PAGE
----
Social Scientist. v 12, no. 128 (Jan 1984) p. 1.

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Editorial Note

THE NATIONALITY QUESTION in India, which has all along been our important practical question, is once again coming to the forefront. A clear Marxist perspective on this question in our concrete context is urgently required, and to this end Social Scientist proposes to initiate in its pages a discussion on this question. For a start we publish as the lead article of the current number a piece by Suneet Chopra which seeks to outline the Marxist approach to this question. Since Marxism opposes any national oppression, on the one hand, as well as any "consecration, of nationalism5', on the other, central to its approach is the drawing of a "boundary line", as Lenin put it. Chopra traces this "boundary line" through the writings of Marx, Engels and Lenin and argues that this "boundary line" too does not remain immutable in the context of changing historial circumstances. Marxism approaches the national question not in terms of abstract formulae or simple canons of moral rectitude, but from the concrete perspective of the proletarian class struggle. And with the changing conditions of class struggle, the "boundary line" too must change.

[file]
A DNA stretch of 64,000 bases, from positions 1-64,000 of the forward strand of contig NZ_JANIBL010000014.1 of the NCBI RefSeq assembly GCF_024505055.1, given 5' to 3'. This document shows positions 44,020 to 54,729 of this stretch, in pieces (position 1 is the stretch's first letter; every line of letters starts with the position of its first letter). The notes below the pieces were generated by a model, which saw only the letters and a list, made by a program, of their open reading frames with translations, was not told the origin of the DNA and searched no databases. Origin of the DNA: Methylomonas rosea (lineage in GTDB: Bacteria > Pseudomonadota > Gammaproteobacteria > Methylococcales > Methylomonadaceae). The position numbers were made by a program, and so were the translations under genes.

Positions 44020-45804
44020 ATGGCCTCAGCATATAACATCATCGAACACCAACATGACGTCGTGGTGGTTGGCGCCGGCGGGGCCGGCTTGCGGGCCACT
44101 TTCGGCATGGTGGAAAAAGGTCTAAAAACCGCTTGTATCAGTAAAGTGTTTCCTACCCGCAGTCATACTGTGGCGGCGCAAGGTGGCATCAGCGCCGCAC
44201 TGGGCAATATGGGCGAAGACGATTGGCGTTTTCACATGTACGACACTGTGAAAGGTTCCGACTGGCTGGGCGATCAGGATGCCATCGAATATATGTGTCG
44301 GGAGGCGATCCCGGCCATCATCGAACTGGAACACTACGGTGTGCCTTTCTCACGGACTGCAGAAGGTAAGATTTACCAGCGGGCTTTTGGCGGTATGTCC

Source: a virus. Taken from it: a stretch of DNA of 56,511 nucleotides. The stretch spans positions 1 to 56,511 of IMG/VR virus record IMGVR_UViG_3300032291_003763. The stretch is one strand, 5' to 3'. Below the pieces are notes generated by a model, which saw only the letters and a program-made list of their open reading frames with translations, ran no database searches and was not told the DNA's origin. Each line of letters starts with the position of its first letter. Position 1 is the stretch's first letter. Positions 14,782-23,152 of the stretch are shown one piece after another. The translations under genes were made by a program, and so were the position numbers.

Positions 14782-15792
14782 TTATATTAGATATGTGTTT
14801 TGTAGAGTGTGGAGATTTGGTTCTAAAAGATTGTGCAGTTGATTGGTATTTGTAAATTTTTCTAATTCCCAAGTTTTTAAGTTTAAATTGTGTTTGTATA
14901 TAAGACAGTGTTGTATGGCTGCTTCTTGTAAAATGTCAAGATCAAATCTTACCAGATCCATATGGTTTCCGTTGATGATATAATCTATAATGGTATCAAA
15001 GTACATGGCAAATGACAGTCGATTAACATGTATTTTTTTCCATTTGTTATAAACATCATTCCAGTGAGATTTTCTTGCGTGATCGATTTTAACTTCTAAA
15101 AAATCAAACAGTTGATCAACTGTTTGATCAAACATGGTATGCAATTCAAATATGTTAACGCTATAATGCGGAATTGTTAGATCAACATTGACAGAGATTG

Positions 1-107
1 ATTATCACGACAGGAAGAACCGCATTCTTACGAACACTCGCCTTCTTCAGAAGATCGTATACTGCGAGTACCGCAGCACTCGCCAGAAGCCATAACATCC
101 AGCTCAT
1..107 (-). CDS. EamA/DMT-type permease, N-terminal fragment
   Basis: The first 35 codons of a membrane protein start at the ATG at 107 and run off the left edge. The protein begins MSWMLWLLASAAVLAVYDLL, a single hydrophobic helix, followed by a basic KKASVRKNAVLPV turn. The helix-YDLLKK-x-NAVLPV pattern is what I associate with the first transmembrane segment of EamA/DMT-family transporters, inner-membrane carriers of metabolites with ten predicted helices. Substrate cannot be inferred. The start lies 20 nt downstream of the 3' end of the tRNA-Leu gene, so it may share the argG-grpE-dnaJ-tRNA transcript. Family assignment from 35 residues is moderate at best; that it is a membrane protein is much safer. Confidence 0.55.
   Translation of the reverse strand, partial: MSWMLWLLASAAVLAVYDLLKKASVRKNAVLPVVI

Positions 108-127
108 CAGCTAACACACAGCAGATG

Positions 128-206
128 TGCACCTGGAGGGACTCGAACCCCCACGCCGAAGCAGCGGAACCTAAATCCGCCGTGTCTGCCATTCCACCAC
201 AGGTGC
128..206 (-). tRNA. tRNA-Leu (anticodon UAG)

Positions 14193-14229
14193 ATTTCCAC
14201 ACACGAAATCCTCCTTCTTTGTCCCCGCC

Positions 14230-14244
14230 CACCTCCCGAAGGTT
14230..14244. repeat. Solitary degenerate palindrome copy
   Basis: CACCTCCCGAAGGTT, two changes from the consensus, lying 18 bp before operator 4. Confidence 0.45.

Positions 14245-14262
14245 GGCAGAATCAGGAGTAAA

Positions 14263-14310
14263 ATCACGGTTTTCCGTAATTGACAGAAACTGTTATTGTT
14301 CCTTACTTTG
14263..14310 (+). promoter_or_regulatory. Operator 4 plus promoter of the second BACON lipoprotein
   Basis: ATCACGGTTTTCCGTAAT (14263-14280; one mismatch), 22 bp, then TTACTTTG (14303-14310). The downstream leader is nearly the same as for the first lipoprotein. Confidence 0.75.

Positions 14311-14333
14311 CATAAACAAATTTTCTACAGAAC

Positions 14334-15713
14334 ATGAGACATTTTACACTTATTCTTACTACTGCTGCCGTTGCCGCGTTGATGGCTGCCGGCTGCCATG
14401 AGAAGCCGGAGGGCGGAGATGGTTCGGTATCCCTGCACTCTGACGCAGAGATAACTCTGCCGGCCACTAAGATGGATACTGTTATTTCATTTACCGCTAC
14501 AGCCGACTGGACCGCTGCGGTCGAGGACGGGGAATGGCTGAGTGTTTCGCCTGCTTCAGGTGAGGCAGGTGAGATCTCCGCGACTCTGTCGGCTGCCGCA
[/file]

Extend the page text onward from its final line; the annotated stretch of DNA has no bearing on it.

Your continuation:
This perspective of class struggle however has increasingly been relegated to the background in the recent upsurge of debate on Marxism, especially in the West. As Marxism has become de rigueur after years of cold war neglect, the plethora of literature which has emerged, devoid of any anchorage in the concrete issues of class struggle, has settled increasingly into an esoteric and scholastic Marxology. Raghavendra Rao, in his article, asks the pertinent question: Where does one find the Marx of proletarian praxis in this burgeoning literature? Basing himself on the introduction to the Grundrisse, he attempts to recreate the relation between the theory, the method and what he calls the "metaphysics" of Marx. He uses the term "metaphysics" in a sense different from its common Marxist usage to denote a priori perception which informs any theory about reality; in this sense, according to him, every theory has a "metaphysic" underlying it. Whether one accepts his position or not, the issues raised in his paper concern the fundamentals of Marxist epistemo]ogy and deserve careful study and discussion.

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